This story was originally a gimmick that Twain pitched to his longtime friend, William Dean Howells, editor of The Atlantic Monthly. Twain would write a bare-bones plot but wouldn't write an ending. In his "blindfold novelette" concept, other writers would create their own endings for the story. He hoped to get contributions from noted authors like Henry James, Bret Harte, and William Dean Howells (a noted writer of the day). These endings would be published in The Atlantic Monthly.
"If we could ring in one or two towering names beside your own,we wouldn't have to beg the lesser fry very hard."This was an idea that had never been tried before. Now, of course, there have been several similar collaborations; South Florida's own Miami Herald produced Naked Came The Manatee, which featured Carl Hiaasen, Elmore Leonard, James W. Hall, Edna Buchanan, Les Standiford, Paul Levine, Brian Antoni, Tananarive Due, John Dufresne, Vicki Hendricks, Carolina Hospital, and Evelyn Mayerson. But Twain was there first.
- Mark Twain, in a letter to William Dean Howells.
Well, almost. Unfortunately, no one else wanted to collaborate on the project.
Twain wrote his own version of the story in two days. He hesitated in showing it to Howells, and even noted that it was ""Not Original. God said the same of another Creation." He did tell Howells that his wife liked it. "'Good;' pretty strong language - for her.""I see where the trouble lies. The various authors dislike trotting in procession behind me." - Mark Twain, in a letter to William Dean Howells..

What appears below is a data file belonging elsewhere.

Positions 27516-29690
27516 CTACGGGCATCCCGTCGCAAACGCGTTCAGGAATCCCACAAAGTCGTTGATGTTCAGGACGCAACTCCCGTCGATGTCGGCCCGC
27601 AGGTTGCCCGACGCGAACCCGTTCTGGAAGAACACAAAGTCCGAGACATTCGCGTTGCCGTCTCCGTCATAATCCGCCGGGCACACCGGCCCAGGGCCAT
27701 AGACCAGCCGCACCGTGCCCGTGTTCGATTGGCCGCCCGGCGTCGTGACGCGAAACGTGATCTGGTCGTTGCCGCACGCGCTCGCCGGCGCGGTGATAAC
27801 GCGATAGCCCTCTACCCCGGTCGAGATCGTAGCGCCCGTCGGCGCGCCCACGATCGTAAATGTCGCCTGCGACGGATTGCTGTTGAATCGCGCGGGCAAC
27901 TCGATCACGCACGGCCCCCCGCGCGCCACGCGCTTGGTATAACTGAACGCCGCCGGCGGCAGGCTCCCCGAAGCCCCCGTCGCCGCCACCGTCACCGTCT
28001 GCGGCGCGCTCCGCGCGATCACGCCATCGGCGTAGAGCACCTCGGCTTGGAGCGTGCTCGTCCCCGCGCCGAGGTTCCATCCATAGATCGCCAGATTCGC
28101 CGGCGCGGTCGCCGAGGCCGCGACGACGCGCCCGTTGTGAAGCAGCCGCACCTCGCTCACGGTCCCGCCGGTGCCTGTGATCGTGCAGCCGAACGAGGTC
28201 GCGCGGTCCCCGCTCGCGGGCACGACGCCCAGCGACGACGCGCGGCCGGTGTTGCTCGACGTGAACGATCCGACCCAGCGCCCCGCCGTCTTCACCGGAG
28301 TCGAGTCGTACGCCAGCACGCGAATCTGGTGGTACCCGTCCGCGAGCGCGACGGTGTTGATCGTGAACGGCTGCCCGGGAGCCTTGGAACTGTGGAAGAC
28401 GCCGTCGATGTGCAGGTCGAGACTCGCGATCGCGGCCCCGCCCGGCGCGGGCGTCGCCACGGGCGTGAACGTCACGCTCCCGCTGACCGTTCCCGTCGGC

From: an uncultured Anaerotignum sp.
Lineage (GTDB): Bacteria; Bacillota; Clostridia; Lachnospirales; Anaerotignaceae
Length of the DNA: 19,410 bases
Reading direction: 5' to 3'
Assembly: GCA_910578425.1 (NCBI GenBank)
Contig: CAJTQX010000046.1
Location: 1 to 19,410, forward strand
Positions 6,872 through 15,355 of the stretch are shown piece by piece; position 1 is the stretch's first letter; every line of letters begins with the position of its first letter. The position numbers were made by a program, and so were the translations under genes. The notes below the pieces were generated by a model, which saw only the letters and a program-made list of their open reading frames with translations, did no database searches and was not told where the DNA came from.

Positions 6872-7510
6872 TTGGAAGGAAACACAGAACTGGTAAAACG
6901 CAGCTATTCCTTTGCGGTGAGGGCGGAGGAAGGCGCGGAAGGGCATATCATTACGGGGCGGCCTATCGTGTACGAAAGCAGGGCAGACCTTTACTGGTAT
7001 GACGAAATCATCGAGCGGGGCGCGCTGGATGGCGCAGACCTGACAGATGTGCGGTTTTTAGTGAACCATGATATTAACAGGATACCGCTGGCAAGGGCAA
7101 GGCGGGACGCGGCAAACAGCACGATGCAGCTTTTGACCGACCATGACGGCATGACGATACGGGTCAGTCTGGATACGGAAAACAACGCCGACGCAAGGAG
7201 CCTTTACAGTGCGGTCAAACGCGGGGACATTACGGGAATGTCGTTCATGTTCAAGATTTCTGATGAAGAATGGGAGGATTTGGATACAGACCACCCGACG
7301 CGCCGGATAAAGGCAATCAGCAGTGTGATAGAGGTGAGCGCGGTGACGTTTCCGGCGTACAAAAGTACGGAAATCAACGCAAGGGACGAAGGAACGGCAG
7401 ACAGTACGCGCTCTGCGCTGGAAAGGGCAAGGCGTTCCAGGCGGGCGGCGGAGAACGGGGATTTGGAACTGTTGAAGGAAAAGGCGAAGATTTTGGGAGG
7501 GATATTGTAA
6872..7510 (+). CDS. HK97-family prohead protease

He didn't give up his idea; he tried peddling it to other magazines, and even tried tinkering with the basic structure. But after his death in 1910, it remained largely forgotten. It wound up in the Harry Ransom Humanities Research Center in Austin, Texas. Patrick E. Martin, a lawyer who represents the Buffalo and Erie County Public Library, (which owns the manuscript to "Adventures of Huckleberry Finn,") heard about the forgotten story in the mid 1990's. He acquired the rights to publish the novelette "the way Twain wanted, as a contest." The Atlantic, appropriately, got the first rights to run the serial. The magazine finally published it in June of 2001, one hundred and twenty five years after Twain first proposed it.
The serial caught the imaginations of Aaron Posner and James Sugg. While a melodrama can make for a challenged read, it lends itself perfectly to the musical theatre form. Their musical has received the kind of praise that the story it is based on never did.
Their musical adaptation was first produced at Maryland's Round House Theatre, a production that garnered reave reviews and a nomination for the Charles McArthur Award for Outstanding Play or Musical. It had a similar reception at the Delaware Theatre Company in Wilmington, Delaware, where it was nominated for a Barrymore Award.
A Murder, A Mystery, & A Marraige runs December 7 through January 13 at Florida Stage. 282 South Ocean Blvd, Manalapan, FL, 33462 561-585-3433, 800-514-3837
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